Avoid a metal grinding wheel when you polish jade so that it doesn't break or chip -- especially if you're just starting out as a lapidary -- a person who cuts, carves, polishes or engraves stones and gems as a hobby or eventually a business.
Since you've taken the next step up from just being a rock hound, a thorough understanding of your equipment and processes to tumble or polish stones can mean the difference between success and failure. Once you understand the characteristics of jade, you'll have a better idea of how to turn this rough, ugly-looking, somewhat nondescript stone into a work of art.
Only two types of jade are considered authentic: nephrite jade and jadeite jade. The Chinese have long cherished jade, carving it into weapons, ornaments, tools and artistic pieces. Mayans and Aztecs used jade for jewelry and religious artifacts and even for medicinal purposes. Before its rough exterior is polished and carved, jade may look like any other rock on the ground.
Some jade may have a gray outer casing hiding its emerald-like beauty. But not all jade is green. Jade is also lavender, orange, red, brown, black, white and gray. The highest quality jade is a translucent emerald green known as Imperial Jade.
Hardness and Polishing
On the Mohs scale of mineral hardness, jade runs about a 6.0, with diamonds a 10 and mineral talc at the bottom of the scale at a 1. While jade is a relatively medium-hard stone, jade with grains or lines running through it need to be cut and polished with the grain to avoid snapping or breaking it.
To polish jade, start by sanding and smoothing it against a polishing wheel. It takes time and experience to learn how much pressure to apply to the stone when holding it against the sanding material. Start with a light pressure and increase until you start to see the sanding action work.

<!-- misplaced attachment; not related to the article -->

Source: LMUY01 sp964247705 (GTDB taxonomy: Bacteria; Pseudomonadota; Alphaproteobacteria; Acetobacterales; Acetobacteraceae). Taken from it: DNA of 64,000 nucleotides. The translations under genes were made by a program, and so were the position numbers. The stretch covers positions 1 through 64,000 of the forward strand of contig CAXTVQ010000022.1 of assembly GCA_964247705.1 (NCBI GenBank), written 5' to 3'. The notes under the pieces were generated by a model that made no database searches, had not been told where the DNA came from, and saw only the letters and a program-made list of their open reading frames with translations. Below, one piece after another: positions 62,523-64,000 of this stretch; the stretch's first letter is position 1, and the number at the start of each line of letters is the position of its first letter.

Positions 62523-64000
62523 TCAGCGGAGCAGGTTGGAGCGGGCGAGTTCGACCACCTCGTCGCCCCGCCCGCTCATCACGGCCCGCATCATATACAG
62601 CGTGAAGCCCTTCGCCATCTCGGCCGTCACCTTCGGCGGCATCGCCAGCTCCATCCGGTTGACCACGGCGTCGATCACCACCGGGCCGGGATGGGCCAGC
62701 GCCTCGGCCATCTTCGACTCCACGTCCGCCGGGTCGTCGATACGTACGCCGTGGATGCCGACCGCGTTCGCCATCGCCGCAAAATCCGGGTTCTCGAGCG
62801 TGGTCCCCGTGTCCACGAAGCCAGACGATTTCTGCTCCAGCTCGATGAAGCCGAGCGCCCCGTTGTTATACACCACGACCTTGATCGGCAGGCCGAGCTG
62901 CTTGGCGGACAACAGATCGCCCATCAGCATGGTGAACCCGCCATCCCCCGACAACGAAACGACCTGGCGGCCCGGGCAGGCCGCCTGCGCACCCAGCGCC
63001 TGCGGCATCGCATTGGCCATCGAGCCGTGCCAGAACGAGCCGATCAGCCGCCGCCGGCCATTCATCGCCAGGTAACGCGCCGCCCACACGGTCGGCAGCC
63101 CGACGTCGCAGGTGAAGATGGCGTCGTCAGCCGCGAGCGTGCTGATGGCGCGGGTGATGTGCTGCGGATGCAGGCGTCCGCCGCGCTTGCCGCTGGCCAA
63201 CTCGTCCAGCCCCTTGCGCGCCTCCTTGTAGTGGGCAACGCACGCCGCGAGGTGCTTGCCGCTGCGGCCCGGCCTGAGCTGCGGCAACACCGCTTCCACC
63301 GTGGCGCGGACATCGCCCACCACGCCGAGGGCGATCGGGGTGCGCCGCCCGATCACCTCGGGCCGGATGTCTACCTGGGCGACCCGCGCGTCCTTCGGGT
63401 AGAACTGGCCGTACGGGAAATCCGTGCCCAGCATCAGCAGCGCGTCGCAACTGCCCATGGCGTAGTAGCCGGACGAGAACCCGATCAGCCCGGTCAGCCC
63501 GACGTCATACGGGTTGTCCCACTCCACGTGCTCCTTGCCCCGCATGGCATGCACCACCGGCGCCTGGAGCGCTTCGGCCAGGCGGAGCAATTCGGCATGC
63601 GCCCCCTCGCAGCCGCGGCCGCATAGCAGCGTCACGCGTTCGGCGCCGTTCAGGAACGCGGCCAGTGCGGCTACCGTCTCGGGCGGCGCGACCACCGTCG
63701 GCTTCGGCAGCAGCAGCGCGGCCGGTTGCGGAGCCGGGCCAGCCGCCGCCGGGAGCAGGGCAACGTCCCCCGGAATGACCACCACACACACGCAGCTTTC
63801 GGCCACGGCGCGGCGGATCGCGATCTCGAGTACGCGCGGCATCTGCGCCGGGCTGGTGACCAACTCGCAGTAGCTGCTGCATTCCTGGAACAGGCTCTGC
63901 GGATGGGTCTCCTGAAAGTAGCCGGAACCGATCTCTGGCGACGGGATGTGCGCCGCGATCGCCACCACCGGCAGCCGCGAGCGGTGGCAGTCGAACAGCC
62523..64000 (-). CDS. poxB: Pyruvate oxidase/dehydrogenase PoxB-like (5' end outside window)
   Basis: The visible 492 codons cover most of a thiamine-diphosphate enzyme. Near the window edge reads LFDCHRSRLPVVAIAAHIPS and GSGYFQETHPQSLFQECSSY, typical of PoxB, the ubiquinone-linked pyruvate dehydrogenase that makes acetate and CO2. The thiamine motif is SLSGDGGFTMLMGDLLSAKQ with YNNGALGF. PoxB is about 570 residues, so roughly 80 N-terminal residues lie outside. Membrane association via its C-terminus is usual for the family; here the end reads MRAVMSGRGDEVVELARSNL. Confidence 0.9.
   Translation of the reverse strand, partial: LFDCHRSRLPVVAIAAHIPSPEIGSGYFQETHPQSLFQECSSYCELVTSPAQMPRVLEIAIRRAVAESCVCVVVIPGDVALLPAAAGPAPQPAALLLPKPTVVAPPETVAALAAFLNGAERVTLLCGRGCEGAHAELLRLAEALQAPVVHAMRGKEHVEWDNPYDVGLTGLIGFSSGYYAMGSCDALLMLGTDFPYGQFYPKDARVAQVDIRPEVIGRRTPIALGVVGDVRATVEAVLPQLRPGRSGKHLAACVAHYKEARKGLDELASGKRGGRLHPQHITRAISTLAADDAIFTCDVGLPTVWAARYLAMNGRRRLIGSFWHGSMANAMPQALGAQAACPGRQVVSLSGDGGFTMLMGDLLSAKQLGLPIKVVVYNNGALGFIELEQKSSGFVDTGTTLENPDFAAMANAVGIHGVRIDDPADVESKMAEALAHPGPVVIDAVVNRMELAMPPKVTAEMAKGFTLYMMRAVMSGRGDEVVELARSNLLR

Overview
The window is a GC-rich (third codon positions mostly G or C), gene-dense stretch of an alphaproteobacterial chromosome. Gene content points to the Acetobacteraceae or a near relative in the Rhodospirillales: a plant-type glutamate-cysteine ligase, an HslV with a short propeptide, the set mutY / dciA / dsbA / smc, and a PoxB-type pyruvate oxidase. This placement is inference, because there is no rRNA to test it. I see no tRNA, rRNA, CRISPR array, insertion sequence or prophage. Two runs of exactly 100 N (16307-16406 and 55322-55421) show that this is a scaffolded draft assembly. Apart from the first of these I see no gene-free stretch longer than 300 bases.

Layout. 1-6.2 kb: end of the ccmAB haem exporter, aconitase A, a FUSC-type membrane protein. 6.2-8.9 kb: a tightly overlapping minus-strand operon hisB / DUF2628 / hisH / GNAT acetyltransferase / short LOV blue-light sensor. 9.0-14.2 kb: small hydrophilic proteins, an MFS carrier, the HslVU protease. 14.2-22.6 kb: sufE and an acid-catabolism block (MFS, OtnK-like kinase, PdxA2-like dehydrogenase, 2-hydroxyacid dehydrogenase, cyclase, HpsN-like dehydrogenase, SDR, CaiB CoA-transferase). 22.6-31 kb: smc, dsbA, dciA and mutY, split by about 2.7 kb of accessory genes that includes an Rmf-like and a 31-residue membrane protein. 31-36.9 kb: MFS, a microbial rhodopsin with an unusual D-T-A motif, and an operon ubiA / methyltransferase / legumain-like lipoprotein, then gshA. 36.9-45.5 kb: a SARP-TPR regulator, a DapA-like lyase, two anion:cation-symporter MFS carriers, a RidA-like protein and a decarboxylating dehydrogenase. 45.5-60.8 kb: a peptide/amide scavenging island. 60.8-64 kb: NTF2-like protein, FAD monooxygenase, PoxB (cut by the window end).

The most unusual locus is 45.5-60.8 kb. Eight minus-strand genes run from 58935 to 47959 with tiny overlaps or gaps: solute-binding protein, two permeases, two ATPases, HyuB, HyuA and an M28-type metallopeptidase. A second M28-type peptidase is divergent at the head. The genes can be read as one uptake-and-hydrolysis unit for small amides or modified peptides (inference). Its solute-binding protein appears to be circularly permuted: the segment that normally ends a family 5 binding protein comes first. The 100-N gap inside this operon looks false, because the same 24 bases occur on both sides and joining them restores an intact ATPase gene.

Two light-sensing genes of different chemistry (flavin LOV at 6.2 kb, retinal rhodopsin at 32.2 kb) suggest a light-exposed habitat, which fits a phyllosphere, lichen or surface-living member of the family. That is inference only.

Things You'll Need
120-, 300-, 600-grit wheels, drums, discs or belts
1,200- and 3,000-grit sanding wheels, drums, discs or belts
Aluminum marking stick
Leather or muslin buffing pads or belts
Attach the 120-grit wheel, drum, disc or belt to your polishing machine. The type of machine you have drives the sanding medium you attach to it.
Hold the jade against the wheel, moving the jade's direction at least 90 degrees every 10 to 15 seconds, which helps prevent gouges, chips or breaks. It also prevents undercutting of the stone.
Change the sanding material to the next grit level and repeat the process across the entire stone. Sand the stone in a pattern that resembles a zigzag stitch on a sewing machine to avoid cutting in too deeply on any one portion of the stone.
Repeat this process for each successive grade of sanding material over the entire surface of the stone, finishing up with the 1,200-grit material.
- Mark the piece of jade with an aluminum marking stick for each sanding material grade. When you have completely removed the aluminum marks, you can change the sanding material to the next grade.
- Lower quality jade stones develop an orange peel look no matter what you do.
- A chrome oxide polishing compound works best for jade; it's green and best for stones under cut.
Add a buffing pad matched to your polisher.
Apply the polishing compound to the stone -- whether a bar or paste-type product -- and hold it against the buffing pad, moving the stone in all directions until it's shiny.
- Always wear protective goggles, a face mask and gloves when polishing stones.
- Don't mix polishing pads and polishing compounds. Dedicate a polishing pad to each compound used.